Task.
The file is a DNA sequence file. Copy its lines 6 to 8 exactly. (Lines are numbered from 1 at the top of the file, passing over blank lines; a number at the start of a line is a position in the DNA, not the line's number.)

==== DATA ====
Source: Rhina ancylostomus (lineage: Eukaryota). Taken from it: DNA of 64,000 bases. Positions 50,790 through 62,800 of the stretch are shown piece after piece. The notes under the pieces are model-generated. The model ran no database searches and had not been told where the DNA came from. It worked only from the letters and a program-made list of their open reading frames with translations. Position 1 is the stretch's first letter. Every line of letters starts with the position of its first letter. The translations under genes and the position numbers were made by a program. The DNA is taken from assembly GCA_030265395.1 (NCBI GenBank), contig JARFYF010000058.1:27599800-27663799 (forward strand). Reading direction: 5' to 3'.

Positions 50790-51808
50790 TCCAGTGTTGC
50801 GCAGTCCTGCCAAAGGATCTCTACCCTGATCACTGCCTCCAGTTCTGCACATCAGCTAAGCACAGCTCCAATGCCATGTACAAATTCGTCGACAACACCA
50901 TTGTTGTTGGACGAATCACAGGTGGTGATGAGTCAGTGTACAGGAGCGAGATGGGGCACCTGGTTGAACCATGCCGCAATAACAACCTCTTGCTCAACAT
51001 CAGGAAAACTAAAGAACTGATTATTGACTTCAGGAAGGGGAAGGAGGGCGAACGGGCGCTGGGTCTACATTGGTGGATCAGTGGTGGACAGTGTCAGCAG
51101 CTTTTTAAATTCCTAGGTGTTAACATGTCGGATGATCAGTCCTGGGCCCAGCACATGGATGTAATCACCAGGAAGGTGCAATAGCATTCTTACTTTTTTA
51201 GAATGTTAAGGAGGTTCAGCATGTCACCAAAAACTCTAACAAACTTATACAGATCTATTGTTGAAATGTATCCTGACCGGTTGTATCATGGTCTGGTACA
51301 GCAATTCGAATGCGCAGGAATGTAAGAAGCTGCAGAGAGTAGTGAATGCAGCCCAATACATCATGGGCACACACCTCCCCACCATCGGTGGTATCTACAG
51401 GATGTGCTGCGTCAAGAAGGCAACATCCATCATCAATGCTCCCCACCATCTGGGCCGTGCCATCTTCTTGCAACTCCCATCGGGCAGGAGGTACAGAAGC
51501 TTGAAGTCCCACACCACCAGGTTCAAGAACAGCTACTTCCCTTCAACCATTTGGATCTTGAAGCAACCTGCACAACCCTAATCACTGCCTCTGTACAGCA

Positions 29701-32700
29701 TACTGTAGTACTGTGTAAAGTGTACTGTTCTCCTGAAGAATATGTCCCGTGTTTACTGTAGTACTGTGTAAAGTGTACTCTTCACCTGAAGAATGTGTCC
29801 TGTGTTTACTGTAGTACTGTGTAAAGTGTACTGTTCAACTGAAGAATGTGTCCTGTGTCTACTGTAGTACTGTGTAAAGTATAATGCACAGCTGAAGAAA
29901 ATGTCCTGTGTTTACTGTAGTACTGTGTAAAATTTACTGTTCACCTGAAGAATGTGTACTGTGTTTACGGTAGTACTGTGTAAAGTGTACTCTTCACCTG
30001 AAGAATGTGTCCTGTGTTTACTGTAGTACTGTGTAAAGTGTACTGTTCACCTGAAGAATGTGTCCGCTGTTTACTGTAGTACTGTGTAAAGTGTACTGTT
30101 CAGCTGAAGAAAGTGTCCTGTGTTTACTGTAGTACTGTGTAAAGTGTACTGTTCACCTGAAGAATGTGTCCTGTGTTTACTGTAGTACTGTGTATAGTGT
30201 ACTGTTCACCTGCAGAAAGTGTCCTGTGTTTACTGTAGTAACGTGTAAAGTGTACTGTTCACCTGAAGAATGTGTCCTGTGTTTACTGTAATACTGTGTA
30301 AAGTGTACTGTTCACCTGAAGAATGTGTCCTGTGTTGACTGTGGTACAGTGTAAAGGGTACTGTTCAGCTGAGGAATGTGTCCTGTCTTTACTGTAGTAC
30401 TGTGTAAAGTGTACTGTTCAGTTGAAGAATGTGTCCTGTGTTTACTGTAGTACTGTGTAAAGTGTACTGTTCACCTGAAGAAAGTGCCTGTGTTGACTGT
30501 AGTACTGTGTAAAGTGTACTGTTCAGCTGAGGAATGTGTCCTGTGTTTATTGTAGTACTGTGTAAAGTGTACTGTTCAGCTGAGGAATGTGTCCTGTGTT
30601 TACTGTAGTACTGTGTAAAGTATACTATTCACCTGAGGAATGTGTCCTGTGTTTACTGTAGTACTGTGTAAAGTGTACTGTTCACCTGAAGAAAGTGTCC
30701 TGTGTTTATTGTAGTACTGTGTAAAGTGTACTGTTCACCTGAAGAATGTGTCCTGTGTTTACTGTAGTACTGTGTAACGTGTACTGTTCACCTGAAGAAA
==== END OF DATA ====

51001 CAGGAAAACTAAAGAACTGATTATTGACTTCAGGAAGGGGAAGGAGGGCGAACGGGCGCTGGGTCTACATTGGTGGATCAGTGGTGGACAGTGTCAGCAG
51101 CTTTTTAAATTCCTAGGTGTTAACATGTCGGATGATCAGTCCTGGGCCCAGCACATGGATGTAATCACCAGGAAGGTGCAATAGCATTCTTACTTTTTTA
51201 GAATGTTAAGGAGGTTCAGCATGTCACCAAAAACTCTAACAAACTTATACAGATCTATTGTTGAAATGTATCCTGACCGGTTGTATCATGGTCTGGTACA